SHEBOYGAN FALLS — For 63 years, St. Mary School has provided Catholic education to students in this city of about 7,700 people, located just west of Sheboygan. With the conclusion of this school year, that era will end, as declining enrollment has dictated the closure of the school, according to Fr. Bob Lotz, pastor of Blessed Trinity in Sheboygan Falls, the parish associated with the school.
With an enrollment of only 44 students for K3 through eighth grade, closing had been a possibility for some time.
“This has been a whole process of about three years’ time with the parish council discussing the potential and the possibilities of having to close the school,” Fr. Lotz said.
“The real issue was never one of financial support … the parish has always felt the value of maintaining the school,” Fr. Lotz continued. “Certainly we were financially strapped, but our main reason for saying that we needed to look into other situations was because of the socialization process.”
Fr. Lotz explained that while a small school can be good, there was one grade with no students, one grade with one student and all the classrooms were looped, meaning there were two grades in each classroom. The largest two classes had nine students. “We tried our hardest to see if we could get more people involved,” he said.
Last summer, according to Fr. Lotz, the parish council set enrollment goals for the school. In October, when it became evident that those goals weren’t being met, the decision was made to close the school by the end of the 2012-2013 school year.
However, there was still hope some form of full-time Catholic education could be offered.
“Our hope was that we were going to transition from having a 3K to eighth grade school to being a school that would primarily be an early childhood school from 3K through second grade so that we could provide religious training and education through first reconciliation and first Eucharist,” Fr. Lotz said.
The goal was to have 15 students enrolled in the kindergarten program, and 15 students in the first and second grades, with a February deadline.
“By the end of February we did not have enough students in either of those two areas to offer the early education piece,” Fr. Lotz said.
So the doors of St. Mary School will close; however, the door remains cracked open a bit as Catholic education opportunities may be available if the parish council’s plan comes to fruition.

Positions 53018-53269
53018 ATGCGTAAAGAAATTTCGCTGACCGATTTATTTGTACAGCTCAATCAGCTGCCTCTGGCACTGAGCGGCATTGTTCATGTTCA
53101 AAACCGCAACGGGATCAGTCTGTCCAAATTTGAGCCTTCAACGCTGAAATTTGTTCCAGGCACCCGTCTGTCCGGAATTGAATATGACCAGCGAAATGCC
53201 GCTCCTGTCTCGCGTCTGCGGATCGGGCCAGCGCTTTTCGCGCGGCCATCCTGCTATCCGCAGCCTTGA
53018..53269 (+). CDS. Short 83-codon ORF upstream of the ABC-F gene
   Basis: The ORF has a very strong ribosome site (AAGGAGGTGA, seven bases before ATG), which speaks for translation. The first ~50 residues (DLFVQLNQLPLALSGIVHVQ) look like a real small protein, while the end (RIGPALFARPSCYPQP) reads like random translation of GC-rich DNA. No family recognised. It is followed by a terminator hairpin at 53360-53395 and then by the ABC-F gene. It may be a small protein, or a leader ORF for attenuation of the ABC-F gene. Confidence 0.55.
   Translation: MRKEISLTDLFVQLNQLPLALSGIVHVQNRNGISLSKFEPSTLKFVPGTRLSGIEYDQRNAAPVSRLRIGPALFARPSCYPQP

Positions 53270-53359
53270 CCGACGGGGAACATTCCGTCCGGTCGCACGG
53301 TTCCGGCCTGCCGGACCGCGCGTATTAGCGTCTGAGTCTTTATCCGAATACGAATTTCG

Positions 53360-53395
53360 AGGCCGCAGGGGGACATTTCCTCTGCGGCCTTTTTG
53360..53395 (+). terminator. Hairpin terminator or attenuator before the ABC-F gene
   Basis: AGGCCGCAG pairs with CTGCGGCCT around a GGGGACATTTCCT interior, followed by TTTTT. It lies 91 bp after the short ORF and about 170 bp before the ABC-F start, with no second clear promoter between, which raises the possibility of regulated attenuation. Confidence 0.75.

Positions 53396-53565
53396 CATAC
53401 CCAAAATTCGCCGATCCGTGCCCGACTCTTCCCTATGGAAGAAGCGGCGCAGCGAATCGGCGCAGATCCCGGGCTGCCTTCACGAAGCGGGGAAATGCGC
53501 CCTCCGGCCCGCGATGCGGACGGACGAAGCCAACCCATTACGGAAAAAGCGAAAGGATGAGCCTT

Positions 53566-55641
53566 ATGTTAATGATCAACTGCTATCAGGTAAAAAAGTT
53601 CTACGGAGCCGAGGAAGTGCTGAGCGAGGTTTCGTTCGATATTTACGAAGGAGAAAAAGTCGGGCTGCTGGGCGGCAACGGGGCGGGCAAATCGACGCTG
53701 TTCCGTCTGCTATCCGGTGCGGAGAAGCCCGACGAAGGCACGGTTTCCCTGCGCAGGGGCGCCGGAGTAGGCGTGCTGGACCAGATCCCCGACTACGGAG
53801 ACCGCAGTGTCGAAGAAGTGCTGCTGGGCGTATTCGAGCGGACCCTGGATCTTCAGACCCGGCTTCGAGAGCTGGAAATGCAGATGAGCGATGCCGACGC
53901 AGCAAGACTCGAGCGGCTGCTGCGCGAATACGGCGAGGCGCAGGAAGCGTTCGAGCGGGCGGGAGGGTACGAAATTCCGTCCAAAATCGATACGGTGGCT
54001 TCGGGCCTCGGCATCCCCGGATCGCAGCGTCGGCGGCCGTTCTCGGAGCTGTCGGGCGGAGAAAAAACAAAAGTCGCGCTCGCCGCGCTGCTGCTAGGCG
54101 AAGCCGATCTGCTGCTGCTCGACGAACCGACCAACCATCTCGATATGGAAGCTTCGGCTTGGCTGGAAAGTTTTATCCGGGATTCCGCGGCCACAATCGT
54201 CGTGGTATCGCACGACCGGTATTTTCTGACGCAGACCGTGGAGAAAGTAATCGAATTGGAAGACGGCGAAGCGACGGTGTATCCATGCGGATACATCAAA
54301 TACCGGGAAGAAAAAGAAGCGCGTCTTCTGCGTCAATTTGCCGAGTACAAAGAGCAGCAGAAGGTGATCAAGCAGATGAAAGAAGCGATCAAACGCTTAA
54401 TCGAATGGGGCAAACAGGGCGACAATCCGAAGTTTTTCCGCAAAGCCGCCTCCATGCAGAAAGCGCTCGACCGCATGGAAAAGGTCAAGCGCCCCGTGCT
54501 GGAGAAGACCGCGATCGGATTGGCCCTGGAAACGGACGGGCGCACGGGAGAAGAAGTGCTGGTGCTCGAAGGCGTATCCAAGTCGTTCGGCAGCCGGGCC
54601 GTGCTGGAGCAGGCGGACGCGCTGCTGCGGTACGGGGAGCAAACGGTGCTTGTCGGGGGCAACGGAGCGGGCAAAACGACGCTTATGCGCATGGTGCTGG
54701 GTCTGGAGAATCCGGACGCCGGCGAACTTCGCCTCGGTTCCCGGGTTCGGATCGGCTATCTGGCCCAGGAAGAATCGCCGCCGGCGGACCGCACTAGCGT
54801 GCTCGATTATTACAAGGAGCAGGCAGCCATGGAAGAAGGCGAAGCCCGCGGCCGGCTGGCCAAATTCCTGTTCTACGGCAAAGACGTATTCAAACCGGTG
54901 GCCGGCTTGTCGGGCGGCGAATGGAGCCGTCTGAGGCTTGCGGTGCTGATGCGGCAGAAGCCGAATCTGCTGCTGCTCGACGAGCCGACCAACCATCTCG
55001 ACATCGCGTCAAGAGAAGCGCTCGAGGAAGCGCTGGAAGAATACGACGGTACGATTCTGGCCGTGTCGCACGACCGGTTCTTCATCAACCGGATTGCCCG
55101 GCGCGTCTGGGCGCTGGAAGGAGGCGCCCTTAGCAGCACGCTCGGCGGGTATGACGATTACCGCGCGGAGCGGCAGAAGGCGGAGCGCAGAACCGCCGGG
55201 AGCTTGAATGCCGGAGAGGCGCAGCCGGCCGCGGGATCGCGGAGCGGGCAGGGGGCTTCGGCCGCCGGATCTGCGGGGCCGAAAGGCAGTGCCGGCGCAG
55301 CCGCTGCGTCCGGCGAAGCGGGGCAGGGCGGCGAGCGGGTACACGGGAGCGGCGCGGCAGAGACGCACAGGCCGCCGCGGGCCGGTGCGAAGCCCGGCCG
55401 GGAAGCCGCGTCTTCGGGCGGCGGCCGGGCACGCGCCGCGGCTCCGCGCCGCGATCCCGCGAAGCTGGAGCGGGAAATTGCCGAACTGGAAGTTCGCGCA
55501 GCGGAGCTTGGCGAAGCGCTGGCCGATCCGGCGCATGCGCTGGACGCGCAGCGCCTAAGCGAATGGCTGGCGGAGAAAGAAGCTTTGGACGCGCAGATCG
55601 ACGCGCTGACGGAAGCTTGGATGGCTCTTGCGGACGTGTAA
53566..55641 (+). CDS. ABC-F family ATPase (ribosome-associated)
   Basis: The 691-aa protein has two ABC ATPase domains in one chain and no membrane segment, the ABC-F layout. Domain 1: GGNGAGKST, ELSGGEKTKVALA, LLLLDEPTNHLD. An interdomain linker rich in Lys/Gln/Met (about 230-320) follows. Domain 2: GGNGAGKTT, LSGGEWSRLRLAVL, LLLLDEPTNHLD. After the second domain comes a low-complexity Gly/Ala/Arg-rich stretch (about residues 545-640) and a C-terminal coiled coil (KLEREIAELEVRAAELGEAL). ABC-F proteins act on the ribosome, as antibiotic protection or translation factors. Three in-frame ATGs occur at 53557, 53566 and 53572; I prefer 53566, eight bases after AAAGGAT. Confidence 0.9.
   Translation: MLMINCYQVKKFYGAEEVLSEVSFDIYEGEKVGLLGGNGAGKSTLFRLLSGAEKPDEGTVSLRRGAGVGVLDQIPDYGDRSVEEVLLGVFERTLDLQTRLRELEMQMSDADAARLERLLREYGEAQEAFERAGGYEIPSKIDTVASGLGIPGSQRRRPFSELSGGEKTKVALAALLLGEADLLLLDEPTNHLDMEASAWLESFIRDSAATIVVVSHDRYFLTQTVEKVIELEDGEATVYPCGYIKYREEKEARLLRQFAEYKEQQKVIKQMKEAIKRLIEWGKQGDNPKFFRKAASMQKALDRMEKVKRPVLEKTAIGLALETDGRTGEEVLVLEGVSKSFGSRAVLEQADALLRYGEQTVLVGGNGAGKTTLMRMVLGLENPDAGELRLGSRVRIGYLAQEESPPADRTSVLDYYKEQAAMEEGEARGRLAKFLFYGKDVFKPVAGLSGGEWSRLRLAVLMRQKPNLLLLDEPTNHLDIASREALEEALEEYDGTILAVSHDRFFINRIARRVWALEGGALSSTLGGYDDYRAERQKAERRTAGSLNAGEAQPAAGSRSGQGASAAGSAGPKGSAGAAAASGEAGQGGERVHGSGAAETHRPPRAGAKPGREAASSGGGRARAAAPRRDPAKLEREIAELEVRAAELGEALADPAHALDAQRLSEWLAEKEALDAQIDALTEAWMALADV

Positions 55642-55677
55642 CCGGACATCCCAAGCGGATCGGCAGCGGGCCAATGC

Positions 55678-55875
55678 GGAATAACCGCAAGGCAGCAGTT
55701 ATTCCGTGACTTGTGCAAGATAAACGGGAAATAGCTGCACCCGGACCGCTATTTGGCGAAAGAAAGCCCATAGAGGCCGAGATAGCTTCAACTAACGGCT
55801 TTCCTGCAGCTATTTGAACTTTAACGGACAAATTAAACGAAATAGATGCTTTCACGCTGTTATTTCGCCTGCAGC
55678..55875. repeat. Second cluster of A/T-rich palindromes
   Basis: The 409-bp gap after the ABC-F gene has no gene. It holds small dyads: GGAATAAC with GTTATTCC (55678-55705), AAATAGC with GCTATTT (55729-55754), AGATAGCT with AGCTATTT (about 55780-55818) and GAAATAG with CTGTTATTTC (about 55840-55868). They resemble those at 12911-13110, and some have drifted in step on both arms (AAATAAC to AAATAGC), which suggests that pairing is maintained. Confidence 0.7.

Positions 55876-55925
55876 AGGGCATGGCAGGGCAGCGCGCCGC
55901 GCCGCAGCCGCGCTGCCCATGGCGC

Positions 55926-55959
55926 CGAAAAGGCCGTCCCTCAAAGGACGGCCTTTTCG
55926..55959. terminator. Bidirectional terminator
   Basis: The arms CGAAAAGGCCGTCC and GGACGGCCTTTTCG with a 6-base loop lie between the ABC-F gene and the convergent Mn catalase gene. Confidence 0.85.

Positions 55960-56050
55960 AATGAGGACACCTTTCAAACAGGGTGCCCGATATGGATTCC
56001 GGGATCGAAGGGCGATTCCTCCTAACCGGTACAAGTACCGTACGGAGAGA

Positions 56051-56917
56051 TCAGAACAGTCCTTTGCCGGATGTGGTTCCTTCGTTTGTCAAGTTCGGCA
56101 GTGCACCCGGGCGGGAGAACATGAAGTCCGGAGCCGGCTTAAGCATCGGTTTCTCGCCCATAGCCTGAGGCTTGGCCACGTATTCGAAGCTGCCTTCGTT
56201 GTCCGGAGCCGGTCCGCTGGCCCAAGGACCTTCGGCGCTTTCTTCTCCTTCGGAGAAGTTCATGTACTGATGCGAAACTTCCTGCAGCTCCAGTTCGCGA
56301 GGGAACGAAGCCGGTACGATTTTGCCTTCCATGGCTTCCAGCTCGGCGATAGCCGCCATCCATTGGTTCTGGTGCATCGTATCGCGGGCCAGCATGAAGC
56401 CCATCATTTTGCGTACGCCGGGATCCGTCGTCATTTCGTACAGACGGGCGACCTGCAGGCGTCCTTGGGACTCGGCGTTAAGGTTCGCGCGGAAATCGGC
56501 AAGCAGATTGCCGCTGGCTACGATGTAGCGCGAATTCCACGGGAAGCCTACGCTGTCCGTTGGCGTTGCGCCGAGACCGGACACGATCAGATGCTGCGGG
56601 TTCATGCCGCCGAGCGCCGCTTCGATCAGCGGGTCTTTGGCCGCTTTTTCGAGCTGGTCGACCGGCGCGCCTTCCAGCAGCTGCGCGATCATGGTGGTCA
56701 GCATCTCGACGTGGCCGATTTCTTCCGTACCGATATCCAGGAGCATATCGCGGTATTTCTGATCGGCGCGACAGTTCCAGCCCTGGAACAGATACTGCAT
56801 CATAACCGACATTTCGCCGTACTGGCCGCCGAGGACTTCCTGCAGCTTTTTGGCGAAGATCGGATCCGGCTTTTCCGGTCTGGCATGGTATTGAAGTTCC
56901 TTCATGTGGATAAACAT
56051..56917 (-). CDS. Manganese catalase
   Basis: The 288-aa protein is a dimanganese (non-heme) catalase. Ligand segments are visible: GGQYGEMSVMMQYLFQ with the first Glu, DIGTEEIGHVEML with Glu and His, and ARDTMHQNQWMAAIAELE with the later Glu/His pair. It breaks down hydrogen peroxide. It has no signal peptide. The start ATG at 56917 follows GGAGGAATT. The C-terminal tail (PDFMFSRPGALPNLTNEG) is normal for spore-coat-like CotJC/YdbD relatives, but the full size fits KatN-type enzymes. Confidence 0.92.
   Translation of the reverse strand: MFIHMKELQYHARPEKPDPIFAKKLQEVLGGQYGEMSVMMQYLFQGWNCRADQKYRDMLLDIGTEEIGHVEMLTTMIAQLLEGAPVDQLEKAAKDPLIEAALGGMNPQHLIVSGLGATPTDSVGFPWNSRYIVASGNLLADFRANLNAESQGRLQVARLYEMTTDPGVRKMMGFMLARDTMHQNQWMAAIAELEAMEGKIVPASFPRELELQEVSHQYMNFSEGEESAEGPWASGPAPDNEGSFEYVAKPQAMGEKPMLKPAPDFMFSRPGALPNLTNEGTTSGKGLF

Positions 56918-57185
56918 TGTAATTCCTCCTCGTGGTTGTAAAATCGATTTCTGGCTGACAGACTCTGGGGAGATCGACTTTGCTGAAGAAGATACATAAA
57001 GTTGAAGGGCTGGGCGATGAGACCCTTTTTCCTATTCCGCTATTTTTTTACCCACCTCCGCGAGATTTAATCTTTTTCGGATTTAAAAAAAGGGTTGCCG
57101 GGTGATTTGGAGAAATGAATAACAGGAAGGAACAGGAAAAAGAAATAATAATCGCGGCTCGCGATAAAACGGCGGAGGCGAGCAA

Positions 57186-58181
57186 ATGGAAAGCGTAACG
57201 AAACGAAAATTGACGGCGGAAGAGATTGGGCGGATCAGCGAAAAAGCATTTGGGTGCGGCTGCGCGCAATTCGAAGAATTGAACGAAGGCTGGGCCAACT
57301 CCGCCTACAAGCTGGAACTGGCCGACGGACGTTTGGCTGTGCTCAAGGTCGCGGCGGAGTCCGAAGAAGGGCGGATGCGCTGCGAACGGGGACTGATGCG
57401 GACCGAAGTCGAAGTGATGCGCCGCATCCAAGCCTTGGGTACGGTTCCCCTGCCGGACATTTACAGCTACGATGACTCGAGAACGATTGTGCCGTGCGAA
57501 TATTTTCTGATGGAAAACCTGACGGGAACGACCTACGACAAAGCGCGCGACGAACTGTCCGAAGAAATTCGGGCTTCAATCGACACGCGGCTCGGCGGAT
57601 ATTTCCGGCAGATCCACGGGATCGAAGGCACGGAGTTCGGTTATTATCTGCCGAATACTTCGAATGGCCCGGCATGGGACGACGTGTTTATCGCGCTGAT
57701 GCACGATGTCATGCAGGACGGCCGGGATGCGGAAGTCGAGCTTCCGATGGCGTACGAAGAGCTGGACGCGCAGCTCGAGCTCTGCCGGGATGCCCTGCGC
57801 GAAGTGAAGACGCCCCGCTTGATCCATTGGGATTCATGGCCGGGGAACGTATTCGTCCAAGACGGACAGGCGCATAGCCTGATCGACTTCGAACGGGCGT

“Our hope now, and our plan, is to do a two-year planning process and a feasibility study to see if, in two years, we might be able to offer that early childhood component,” Fr. Lotz said.
That process will include working with the archdiocese and a visioning group to try to work toward that goal.
“And we really need to re-educate the parents as to the value of parochial education. That is part of our two-year feasibility study. We will look at how we want to retrain and re-educate our people to consider full-time religious education for their kids in a parochial school,” Fr. Lotz said.
Kathleen Cepelka, superintendent of schools for the Archdiocese of Milwaukee, called this a unique approach to a school closing, and one which could be a pilot for future schools.
“Certainly those first few years of education are fundamental, with both the sacraments of reconciliation and holy Eucharist involved. It’s a vitally important time,” she said. “We absolutely support and want to help in any way we can.”
If the early education enrollment goals are met, the school will re-open for those students in the fall of 2015.
In the meantime, there are parochial school options for the St. Mary students, with two Catholic elementary schools in Sheboygan, as well as a parochial school in Plymouth, approximately 10 miles away. A stipend will be available to these students to cover tuition, and any out-of-parish school costs will also be covered.
“We also have some scholarships available,” Fr. Lotz said.
The building housing the current St. Mary School will remain open with a new emphasis.
“We are reopening the school as The Catholic Life Center. And certainly one component of that would be the feasibility of this early education program that would use some of the classrooms,” Fr. Lotz said.
The school will also be used for several other purposes, including religious education classes, along with parenting programs that would address the importance of parochial education, as well as family issues and family-centered programs. In addition, a senior life program will be housed there.
“This is where the future comes into play,” Fr. Lotz said.
And while the priest is cognizant of and empathetic to the feelings of loss the parents and students of St. Mary are feeling, he also has high hopes for the future.
“It’s a very exciting time in that we’re looking at how a parish that had to face closing a school re-identifies its role and responsibility as a parish. How can we transition from being school-centered to being family-life centered?” Fr. Lotz asked.
Fr. Lotz doesn’t describe this as a unique plan, but he thinks it represents the challenges of many parish priests and councils who have to rethink and reconfigure the parish under the current needs and constraints of the population.
“I think this is a somewhat inclusive model and we hope to actually do a study of this and do some good research in it and offer it as an eventual pilot for parishes that are in transition,” Fr. Lotz said.